• Clients with mental health problems
  • Clients with compensation settlements following litigation
  • Clients living in care homes or in the community
  • Isolated clients and clients without relatives or with estranged families

Advice for Court of Protection Deputies & Attorneys

Our Court of Protection solicitors provide advice and assistance to help you in the initial stages of the Deputyship or acting as an Attorney. This can include registering the Court Order appointing you as Deputy, help with setting up accounts and records and providing advice on health and social care funding. This will usually be for a fixed fee.

One-off Court of Protection applications

We can assist with one off applications to the Court of Protection. For example, applications to sell property, to appoint trustees and to make gifts. We also provide ad-hoc advice to existing Deputies in relation to their role. This could include assisting with annual reports, complying with other obligations, and best interests meetings including representing you.

For a fixed fee; clients can opt for our retainer service, in which we assist with or control certain day-to-day roles of the Deputy and be on hand to support the Deputy wherever necessary.

Contested Court of Protection applications

Conflicts can sometimes arise when an application is made to the Court of Protection, whether this is for someone to become a Deputy or to deal with a one-off matter (such as selling a vulnerable person’s home).

These conflicts typically centre on disagreements about what is in the best interests of the vulnerable person in question and can become very complicated and heated if the right approach is not taken.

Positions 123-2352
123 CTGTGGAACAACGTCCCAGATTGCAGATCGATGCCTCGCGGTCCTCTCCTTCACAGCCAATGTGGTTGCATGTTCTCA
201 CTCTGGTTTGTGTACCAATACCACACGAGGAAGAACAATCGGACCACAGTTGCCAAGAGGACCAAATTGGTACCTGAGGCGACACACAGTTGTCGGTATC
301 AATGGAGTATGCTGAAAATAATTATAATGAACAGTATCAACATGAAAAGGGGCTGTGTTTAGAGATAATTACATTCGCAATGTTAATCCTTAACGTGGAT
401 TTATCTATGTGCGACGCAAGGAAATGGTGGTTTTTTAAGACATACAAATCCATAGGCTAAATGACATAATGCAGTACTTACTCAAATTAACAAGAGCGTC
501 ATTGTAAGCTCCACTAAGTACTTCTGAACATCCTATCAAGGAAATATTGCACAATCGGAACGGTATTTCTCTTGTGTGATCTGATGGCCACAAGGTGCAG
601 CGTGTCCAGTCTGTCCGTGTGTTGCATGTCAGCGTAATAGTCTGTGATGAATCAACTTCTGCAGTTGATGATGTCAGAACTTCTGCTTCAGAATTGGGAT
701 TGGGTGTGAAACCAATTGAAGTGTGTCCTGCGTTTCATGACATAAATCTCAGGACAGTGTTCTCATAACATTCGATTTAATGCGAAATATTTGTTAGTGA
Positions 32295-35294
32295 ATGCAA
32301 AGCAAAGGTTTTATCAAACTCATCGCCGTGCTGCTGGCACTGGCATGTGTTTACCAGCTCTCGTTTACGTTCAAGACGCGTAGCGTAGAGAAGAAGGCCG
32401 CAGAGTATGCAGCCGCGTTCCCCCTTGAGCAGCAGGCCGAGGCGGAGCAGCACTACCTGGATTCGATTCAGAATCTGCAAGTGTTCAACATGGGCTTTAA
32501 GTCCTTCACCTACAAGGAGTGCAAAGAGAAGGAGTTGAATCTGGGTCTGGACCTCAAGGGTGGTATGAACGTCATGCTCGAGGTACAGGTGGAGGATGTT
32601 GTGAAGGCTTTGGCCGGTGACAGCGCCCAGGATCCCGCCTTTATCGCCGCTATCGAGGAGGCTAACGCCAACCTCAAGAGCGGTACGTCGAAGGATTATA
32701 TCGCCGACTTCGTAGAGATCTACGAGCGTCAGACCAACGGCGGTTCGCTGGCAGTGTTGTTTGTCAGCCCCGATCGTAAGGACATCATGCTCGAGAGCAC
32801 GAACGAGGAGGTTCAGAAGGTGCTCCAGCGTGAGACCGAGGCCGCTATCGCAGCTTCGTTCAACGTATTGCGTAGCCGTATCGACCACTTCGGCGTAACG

Our Court of Protection solicitors can assist with both contesting and defending Court of Protection applications. Wherever possible, we will seek an amicable solution, but at all times, we will ensure the best interests of the vulnerable person are protected.

Making a Statutory Will

If a person does not have the mental capacity to make a will, then in order to make or change a Will, you can apply to make a Will on their behalf. This is known as a Statutory Will.

We can advise you as to whether a statutory will should be considered and if so, make an application to the Court of Protection.

Advice about health and social care funding

We offer a one hour fixed fee session in which one of Court of Protection team will provide advice about how the health and social care funding system works and how to ensure that the person for whom you are Deputy or Attorney (or yourself) is receiving the care they need and are entitled to.

We can also undertake further work to challenge inadequate care and support packages.

Compensation Protection/Personal Injury Trusts:

We can provide advice about setting up Compensation Protection Trusts, also known as Personal Injury Trusts, and prepare the Trust Deed. Wolferstans can also act as professional trustees in Compensation Protection Trusts.

Find out more about Personal Injury Trusts.

Expert Witness Work

We offer a dedicated expert witness service. The Panel Deputy, Samantha Buckthought, can prepare expert reports for litigation purposes and can advise during the course of litigation as to the costs of, practicalities and issues surrounding Deputyships.

During such matters it is very important to have expert involvement at an early stage to ensure that such matters are appropriately considered and costed.

We have lawyers who are members of the Law Society Private Client Section, Solicitors for the Elderly and an affiliated member of STEP (Society for Trusts and Estate Practitioners). You can therefore have full confidence that our team are accredited and recognised as specialists in their field.